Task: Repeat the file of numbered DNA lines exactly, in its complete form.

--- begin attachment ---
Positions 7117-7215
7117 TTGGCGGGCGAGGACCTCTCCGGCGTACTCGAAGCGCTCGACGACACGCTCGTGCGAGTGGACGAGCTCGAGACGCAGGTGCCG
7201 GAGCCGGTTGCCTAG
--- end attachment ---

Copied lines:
Positions 7117-7215
7117 TTGGCGGGCGAGGACCTCTCCGGCGTACTCGAAGCGCTCGACGACACGCTCGTGCGAGTGGACGAGCTCGAGACGCAGGTGCCG
7201 GAGCCGGTTGCCTAG